When Hector Rodríguez struggled to find a relatable and fully fleshed out Latino superhero, he created El Peso Hero. And after years of touring the comic convention circuit and failing to see a space in his home state specifically geared to the Latino community, he decided to launch Texas’s first Latino comic con. On July 29, the Texas Latino Comic Con will take place in Dallas, and Rodríguez hopes his event – which is free to the public – attracts crowds typically shut out of comic conventions.
“[Comic conventions normally take] a lot of money,” the Chicano creator and educator told me in a phone conversation. “It’s between $22 and $44 per ticket. And if you have multiple kids, that’s a week’s groceries. So one of the great things about Texas Latino Comic Con is it’s free, and it’s in Central Dallas. It’s a in a place where it’s accessible, and we don’t discriminate on the basis of income, socioeconomic status, because a lot of these conventions cost a lot of money and they tend to discriminate on who’s able to afford to go in.”
The free entry is possible because of Rodríguez’s collaboration with the Latino Cultural Center of Dallas, as well as sponsors Rio Bravo Comics (which Rodríguez began), Funimation, Elia in a Box Studios, Dusk Publishing, and Sentai Filmworks. The premiere event will feature guests Hector Cantú, Joshua Passmore, Eliamaria M. Crawford, Sam de la Rosa, Eddie Medina, and Richard Dominguez. Several of the guests are either from Dallas or Texas, because Rodríguez also aimed to create an event that spotlighted local Latino talent.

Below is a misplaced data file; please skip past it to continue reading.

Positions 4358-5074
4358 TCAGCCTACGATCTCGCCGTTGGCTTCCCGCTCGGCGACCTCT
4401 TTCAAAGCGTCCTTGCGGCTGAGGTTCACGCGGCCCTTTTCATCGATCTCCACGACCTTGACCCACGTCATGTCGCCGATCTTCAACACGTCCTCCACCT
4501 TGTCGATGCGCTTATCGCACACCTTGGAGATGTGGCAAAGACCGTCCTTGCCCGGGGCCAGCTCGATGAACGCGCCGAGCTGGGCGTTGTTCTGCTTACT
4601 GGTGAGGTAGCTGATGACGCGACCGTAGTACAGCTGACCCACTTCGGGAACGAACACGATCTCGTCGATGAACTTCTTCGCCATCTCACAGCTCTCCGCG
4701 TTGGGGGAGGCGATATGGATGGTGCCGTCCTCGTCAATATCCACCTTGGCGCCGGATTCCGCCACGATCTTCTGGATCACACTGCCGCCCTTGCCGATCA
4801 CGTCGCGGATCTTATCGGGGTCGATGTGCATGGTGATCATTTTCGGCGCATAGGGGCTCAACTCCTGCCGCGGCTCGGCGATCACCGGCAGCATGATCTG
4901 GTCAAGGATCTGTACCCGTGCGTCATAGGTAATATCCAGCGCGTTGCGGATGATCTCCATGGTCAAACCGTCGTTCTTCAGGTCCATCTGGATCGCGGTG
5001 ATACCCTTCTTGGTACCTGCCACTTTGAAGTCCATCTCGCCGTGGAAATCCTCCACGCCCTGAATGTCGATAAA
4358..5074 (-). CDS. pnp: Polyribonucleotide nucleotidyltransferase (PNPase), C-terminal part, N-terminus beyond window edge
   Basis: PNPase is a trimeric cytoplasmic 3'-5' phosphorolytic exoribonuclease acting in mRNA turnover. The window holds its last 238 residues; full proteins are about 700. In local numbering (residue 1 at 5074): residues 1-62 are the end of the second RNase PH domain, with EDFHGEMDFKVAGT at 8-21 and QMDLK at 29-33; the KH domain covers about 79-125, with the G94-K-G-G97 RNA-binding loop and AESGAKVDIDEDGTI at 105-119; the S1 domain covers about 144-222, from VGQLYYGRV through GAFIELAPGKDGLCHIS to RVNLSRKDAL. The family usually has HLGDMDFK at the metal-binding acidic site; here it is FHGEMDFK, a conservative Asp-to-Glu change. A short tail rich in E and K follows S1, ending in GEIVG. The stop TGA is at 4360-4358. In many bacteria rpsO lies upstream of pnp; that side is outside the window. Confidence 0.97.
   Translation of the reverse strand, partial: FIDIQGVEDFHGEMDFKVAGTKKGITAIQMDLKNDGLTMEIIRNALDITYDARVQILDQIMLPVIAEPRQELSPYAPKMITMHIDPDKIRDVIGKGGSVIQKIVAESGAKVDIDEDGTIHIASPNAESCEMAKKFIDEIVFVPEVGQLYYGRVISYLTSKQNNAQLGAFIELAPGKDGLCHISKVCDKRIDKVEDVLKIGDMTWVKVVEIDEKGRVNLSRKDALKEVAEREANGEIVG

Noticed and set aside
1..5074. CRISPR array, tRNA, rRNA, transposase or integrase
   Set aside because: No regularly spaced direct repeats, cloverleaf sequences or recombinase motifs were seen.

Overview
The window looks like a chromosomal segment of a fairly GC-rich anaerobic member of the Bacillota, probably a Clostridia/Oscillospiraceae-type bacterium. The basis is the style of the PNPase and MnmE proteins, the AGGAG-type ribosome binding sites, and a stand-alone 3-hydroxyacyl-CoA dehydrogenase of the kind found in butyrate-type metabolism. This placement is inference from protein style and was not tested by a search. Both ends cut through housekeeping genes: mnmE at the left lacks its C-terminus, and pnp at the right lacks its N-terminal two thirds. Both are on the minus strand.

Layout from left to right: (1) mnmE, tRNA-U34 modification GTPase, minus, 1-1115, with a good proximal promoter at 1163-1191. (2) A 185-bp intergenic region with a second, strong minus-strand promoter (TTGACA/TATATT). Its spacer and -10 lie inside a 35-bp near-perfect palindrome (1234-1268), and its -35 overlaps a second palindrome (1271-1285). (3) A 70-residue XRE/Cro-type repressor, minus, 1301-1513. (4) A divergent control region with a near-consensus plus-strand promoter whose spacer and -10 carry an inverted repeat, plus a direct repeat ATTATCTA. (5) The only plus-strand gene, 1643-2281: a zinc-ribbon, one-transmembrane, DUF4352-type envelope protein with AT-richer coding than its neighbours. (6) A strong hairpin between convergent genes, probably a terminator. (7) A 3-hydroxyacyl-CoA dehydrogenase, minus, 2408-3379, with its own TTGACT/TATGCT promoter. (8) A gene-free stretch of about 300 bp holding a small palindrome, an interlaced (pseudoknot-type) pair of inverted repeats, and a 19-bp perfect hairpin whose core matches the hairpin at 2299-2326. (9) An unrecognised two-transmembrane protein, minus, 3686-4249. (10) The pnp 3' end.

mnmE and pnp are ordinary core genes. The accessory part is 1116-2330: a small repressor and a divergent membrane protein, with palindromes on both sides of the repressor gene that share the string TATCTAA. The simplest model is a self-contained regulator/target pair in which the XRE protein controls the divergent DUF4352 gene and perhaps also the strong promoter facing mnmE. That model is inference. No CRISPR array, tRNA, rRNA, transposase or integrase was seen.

In the last few years, big publishers like Marvel and DC Comics have included more diverse superheroes into their rosters. But they’re still often overshadowed by the oldest and most popular superheroes. It’s why over the last few decades, people of color have gone on to create their own conventions. Events like The Latino Comics Expo and Sõl-Con have helped paved the way. There Rodríguez has seen “black and brown folks showcasing their [talent].” Naturally, they’ve inspired him in the creation of his own Latino comic con. That’s why when he first set out to launch Texas Latino Comic Con, he asked Ricardo Padilla – half of the team behind The Latino Comics Expo – for advice. Padilla told him one simple message: go for it.
And that’s exactly what Rodríguez has done for the last few months. As he’s worked on this endeavor, anti-immigrant and anti-Latino sentiment have dominated the news – making it even more essential for us to tell our own stories. In the last few months, he’s worked to build a space that’s welcoming to Latinos and that will provide a respite from the hate that’s permeated many parts of their lives. “Now more than ever,” he said, “with some of the struggles our community is facing, especially in Texas with SB4 and the attack on sanctuary cities, for me, it seems like a big opportunity for us to have a showcase for our community, for our comic book artists.”
Texas Latino Comic Con will take place July 29 at the Latino Cultural Center, 2600 Live Oak St., Dallas, Texas 75204. Learn more here.